Public speaking has become a major requirement practically in every career you can think of. Many people rate speaking in public as their greatest fear. Watching pastors, politicians and motivational speakers going about their business may make you think that only those born with the gift of public speaking can be so eloquent and confident. However, all great public speakers gifted or not, had to train to be so effective. The learning does not stop but it is a lifelong exercise at learning new methods and building on your delivery to be more effective. To start you off, here are the essential principles of public speaking that will help you be confident and effective whenever speaking to a group.
- Stop Trying to be a Great Speaker While on Stage
When you get an opportunity to give a speech or presentation, stop trying to come of great as it will put too much pressure on you which will show. Focus on speaking and not on the audience in front of you and proceed as you would in a conversation. Talk directly to the audience and when you are relaxed and at a comfortable pace you will give a great speech.
- Do Not Focus on the Mistakes You Make in a Speech
Most of the time you will not be reading word for word so you will be the only one who notices the mistakes more than anyone else. Unless the mistake was grave changing the content of your speech or offensive, do not stop to apologize. Carry on as you would in a natural conversation. The audience are not there to listen to a perfect person but a real human being with interesting content. Fretting over a slip can harm your chances of great delivery.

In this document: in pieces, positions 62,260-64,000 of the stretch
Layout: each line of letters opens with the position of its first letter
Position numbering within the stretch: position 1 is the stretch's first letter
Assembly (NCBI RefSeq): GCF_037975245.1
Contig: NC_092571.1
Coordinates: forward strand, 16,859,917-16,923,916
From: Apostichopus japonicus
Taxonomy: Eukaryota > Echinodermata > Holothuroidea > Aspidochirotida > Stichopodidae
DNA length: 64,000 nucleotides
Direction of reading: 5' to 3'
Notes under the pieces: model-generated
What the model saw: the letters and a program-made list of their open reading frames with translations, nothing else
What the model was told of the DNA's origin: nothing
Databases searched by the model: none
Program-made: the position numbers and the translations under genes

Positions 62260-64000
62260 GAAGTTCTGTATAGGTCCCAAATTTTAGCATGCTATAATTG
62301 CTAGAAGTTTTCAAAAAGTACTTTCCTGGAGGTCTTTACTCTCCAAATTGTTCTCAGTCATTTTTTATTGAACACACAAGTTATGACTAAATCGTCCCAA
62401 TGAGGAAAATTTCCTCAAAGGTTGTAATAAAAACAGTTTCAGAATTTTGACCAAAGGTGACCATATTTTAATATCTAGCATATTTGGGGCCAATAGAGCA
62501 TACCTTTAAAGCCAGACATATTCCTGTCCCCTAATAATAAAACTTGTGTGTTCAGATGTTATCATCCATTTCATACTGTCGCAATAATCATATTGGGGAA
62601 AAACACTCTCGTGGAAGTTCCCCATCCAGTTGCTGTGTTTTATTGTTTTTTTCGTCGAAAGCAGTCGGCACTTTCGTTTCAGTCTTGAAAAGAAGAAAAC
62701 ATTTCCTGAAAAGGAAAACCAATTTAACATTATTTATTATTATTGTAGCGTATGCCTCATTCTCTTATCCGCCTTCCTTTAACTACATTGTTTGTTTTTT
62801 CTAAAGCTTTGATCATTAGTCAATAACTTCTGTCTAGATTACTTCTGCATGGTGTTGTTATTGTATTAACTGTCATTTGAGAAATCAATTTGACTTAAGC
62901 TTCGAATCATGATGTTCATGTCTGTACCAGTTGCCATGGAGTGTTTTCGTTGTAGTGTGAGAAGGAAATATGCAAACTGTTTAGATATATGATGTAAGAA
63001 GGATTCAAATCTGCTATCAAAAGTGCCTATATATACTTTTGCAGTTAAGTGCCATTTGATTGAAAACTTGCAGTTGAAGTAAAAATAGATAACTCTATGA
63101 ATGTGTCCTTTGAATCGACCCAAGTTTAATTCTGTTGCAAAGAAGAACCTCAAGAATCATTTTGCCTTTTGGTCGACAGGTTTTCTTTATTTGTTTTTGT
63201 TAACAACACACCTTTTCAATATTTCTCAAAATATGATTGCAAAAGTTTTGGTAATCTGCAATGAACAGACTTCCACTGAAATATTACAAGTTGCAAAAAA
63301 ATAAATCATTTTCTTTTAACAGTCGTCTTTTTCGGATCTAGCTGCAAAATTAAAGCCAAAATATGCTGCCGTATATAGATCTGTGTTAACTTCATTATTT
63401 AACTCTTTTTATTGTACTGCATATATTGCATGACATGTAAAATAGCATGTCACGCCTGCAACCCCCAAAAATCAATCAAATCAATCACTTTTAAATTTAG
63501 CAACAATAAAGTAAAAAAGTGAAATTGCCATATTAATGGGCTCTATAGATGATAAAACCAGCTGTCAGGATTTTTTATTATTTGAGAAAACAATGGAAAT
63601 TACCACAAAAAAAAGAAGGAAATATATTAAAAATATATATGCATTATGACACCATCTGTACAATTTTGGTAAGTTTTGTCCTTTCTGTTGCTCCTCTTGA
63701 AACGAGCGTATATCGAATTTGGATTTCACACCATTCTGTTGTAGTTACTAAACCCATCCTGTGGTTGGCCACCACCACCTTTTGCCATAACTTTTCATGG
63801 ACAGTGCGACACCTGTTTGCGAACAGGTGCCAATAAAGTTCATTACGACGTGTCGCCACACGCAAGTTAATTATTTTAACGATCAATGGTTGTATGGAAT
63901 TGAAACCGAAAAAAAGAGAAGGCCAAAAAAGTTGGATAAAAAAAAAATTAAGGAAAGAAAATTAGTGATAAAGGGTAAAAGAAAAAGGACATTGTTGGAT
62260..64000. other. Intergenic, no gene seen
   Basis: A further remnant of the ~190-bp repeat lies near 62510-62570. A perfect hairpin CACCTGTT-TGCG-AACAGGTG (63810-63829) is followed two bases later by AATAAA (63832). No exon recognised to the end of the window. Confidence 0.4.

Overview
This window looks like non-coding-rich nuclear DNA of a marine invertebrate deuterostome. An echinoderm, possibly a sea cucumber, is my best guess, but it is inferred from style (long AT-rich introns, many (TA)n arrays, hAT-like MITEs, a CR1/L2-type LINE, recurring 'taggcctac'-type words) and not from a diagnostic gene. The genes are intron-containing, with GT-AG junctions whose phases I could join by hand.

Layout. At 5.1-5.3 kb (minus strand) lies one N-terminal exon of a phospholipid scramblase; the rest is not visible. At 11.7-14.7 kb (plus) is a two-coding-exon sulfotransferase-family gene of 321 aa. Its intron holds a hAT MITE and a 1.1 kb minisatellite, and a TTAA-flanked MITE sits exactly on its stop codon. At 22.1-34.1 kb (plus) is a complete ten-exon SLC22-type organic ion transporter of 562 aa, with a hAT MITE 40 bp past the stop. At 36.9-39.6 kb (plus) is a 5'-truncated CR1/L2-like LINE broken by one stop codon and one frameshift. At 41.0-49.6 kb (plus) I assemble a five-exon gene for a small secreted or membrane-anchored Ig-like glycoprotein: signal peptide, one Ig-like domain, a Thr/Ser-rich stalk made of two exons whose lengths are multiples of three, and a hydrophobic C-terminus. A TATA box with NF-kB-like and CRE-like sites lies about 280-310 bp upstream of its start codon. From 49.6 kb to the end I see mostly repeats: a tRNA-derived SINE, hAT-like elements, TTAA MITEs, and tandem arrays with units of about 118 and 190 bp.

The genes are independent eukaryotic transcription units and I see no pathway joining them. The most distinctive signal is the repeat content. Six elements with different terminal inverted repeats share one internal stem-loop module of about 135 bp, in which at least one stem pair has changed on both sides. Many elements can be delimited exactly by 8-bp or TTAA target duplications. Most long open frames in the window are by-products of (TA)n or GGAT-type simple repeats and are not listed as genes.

- Have Regular Practice
There is no perfect public speaker. However, with practice you can be an effective public speaker. The idea is to have the message understood by the audience without tiring them but rather having them enjoy the whole delivery session. You will need to practice alone and with people in different circumstances in order to perfect the handling of different audiences and building your confidence.
- Make it Personal and Descriptive
Audiences react better to communication that is personalized and drawn or related to personal experiences. Whenever you can put a face to your presentation, use it. Tell stories and even more effective give it a personal touch. There is much to draw from other people’s stories of triumph and tragedy as well as humorous little anecdotes which can liven up your speech.
- Always Leave the Audience Anticipating for More
You want your audience to be hanging on to your every word but you can easily lose them with a long winding speech. With public speaking less is more and you do not have to use all the time allocated to you. Get your content into the major points. Talk about them clearly and briefly and even allow yourself to restate some statements. Pace yourself well so that when you are done the audience still anticipates more.
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